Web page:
5)  Rue’s initial reaction toward the child were very careless.  Were you worried that might affect readers’ ability to empathize or relate to him?


MJ: I’m not sure I agree that they were. He knew right away that he didn’t want his child to grow up in the foster system, feeling unloved. He may not have known how to handle a baby, or what to do, but I’d not call it “careless” per se—more naive and flighty. He of course does grow through the story. And sure, maybe the readers wouldn’t like the way he handled the situation at the beginning but the world would be boring (and so would books) if people and characters reacted the right way to every situation. He had to have a place to grow from.

Piper: I agree with MJ. We didn’t write it intending him to come off as careless, but rather overwhelmed, out of his depth, and, frankly, desperate enough to make a decision that, yes, we knew some readers might disagree with. Sometimes people get pushed into a corner and they don’t make the wisest decisions. I have a son myself and so part of this story was written from the viewpoint of a parent. Would I have left him with someone I barely knew when he was an infant? If I was in Rue’s situation, not having anyone to turn to and knowing that without a babysitter, I’d probably lose my job and have to drop out of school, maybe I would have. I’ve never been in a situation like that, so it’s hard to say for certain, but in my mind, it’s not entirely outside of the realm of possibility. Bottom line, for me, is: Rue isn’t a perfect character. He was never intended to be. But we tried to make it clear that the decisions he made were to try to benefit his daughter.


6)  Why did you have Erik make the change in writing SFF to m/m contemporaries? What message or point were you trying to convey in that character movement?


MJ: Speaking for myself, I thought it was fun to put both characters in situations they weren’t comfortable with to watch them grow.  Also, I thought that giving Erik the outlet of reading those m/m romances and eventually starting to write them helped him realize his own feelings. It let him name his desires and gave them shape. I didn’t see it as a message, more like a chance for Erik to become a more actualized character.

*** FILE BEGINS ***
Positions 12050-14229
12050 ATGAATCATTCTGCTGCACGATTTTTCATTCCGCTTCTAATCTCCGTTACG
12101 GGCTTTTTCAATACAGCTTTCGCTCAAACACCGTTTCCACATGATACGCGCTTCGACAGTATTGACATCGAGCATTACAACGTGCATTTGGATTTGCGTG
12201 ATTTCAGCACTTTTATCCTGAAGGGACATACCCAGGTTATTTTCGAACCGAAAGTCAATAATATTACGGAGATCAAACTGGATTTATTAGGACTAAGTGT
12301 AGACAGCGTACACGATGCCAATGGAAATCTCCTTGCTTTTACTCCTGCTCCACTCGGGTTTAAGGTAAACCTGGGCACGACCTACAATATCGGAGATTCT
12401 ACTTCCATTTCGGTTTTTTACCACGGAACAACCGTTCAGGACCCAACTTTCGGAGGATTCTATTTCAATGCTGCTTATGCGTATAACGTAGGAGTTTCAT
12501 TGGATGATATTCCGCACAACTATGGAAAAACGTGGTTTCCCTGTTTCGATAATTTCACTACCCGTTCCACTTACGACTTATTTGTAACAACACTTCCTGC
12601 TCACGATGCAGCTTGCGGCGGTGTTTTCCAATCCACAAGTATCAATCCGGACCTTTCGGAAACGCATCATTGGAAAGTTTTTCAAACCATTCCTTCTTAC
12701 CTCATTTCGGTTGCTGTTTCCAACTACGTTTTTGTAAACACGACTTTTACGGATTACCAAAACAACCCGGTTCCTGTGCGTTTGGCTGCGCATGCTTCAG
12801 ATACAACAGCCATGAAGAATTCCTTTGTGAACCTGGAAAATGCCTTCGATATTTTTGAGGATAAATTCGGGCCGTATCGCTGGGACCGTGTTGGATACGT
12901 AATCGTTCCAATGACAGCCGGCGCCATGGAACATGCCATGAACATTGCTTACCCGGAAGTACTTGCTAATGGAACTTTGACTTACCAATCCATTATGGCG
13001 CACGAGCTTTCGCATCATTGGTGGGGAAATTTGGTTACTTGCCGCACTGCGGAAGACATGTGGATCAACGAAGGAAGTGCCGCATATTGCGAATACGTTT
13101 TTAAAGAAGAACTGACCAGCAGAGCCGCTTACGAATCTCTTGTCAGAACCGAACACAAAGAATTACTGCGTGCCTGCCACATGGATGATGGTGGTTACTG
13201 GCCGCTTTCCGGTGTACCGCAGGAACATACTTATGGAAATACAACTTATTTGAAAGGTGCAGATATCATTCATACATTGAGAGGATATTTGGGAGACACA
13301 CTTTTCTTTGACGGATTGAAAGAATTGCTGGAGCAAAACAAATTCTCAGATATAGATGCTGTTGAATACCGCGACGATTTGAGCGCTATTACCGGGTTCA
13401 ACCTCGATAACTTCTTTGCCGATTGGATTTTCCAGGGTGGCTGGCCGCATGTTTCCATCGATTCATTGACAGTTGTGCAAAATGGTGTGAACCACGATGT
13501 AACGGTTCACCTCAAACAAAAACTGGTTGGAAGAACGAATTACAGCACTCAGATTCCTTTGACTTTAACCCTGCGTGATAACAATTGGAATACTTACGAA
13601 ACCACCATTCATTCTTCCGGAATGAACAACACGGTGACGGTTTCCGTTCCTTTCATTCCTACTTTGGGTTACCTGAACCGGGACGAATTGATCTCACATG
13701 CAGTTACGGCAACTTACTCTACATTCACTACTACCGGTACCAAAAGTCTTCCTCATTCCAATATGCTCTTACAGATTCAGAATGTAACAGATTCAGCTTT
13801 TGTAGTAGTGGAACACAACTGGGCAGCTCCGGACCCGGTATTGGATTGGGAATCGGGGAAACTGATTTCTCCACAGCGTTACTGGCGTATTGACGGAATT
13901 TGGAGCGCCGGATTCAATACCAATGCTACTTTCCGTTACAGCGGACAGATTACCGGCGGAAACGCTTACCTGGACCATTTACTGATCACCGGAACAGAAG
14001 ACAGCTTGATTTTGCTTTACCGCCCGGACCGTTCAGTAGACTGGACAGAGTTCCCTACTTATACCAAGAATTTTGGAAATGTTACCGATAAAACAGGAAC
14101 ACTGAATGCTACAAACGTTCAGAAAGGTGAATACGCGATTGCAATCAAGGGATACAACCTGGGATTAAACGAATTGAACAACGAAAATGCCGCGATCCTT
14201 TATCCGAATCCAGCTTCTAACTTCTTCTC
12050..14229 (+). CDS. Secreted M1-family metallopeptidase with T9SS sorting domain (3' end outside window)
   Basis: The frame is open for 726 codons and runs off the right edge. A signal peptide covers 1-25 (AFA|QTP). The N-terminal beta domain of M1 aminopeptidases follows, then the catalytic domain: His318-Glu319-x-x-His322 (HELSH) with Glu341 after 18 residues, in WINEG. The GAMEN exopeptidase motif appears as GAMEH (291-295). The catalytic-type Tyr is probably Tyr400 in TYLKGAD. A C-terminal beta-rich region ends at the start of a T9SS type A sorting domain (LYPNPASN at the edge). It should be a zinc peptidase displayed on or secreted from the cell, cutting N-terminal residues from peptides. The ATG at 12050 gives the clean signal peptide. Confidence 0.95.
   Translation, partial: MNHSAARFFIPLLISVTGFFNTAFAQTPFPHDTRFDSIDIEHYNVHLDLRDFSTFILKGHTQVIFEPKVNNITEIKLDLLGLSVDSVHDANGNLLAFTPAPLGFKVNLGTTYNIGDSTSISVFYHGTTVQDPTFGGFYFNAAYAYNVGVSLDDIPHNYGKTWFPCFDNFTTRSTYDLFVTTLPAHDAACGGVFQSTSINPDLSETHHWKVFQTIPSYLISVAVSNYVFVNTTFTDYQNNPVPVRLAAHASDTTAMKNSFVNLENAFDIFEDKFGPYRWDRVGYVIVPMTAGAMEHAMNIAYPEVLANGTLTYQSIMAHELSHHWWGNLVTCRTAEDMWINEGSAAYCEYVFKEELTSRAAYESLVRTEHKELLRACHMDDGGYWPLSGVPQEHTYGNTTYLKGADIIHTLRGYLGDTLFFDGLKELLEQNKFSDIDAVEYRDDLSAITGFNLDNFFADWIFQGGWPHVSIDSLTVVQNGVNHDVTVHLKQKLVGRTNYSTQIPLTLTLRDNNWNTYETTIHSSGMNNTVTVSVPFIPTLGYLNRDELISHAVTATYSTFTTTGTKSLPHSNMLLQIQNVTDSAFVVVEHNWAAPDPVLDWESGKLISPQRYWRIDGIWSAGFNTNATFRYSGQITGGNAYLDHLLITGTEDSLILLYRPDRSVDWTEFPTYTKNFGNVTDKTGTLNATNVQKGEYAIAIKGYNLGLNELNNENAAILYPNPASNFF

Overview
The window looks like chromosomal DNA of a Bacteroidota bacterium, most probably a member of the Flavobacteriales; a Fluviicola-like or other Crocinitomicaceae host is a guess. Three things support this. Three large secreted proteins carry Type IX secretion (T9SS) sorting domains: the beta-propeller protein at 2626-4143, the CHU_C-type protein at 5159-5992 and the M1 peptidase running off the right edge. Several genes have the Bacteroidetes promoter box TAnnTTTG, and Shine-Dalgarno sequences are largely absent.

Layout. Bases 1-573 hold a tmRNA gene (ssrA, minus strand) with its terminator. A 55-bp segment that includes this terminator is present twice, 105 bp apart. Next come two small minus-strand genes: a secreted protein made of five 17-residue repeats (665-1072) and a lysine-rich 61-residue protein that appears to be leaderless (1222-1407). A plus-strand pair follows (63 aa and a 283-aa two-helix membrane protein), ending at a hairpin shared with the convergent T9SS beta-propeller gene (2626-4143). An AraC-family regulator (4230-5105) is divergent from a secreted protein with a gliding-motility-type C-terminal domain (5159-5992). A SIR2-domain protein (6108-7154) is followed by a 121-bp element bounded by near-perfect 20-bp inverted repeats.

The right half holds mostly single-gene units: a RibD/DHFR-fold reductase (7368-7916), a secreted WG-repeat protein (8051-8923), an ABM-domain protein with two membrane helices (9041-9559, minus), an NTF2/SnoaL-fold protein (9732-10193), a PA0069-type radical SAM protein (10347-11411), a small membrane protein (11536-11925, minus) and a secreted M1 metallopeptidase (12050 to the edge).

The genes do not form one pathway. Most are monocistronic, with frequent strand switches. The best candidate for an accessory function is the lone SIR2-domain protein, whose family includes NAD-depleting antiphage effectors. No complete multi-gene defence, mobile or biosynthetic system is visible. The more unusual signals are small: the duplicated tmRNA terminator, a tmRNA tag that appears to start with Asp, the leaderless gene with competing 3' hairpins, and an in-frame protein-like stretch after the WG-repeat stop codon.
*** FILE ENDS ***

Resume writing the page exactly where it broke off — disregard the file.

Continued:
Piper: I couldn’t have said it better. But Erik didn’t switch to contemporaries, actually. He was still writing sci-fi and fantasy, just m/m. There was no hidden message intended in having him switch, though. Our main reasoning was to take Erik out of his comfort zone, and we thought reading those types of stories would help him realize and acknowledge the feelings he was having for Rue.

7)  The romance was slow developing (which is one of the things I liked most about the book).  Do you feel pressure when writing romance to move more quickly toward the couple getting together?    


Piper: No. For me, it all depends on the story. I adore sexual tension, probably above anything else in romance. A lot of the time, the buildup is what makes it for me when the characters finally do get together. For this book, it was necessary for them to go slowly, for them to become friends first before we could even broach the idea of them being lovers. With Erik, it couldn’t have happened any other way. And, really, for Rue either. His attraction to Erik was so unlike anything he’d experienced before. No way would he have rushed into sex or a relationship with Erik, someone who he originally perceived as straight, weird, and not at all his type, until he got to know Erik as a person.


MJ: No. Not at all. I think if the romantic plot is interesting, and the readers can ‘feel’ the characters moving towards each other, if they can feel that tension, than they don’t need there to be a relationship at the beginning. If it moves too fast, it’s not always satisfying. Sometimes, in the right book, there can be a physical relationship while the characters are moving towards emotional completion. With these two, mainly with Erik, that wouldn’t have worked out.

8)  Have you written f/m romances before and if so, is there a difference in writing f/m versus m/m?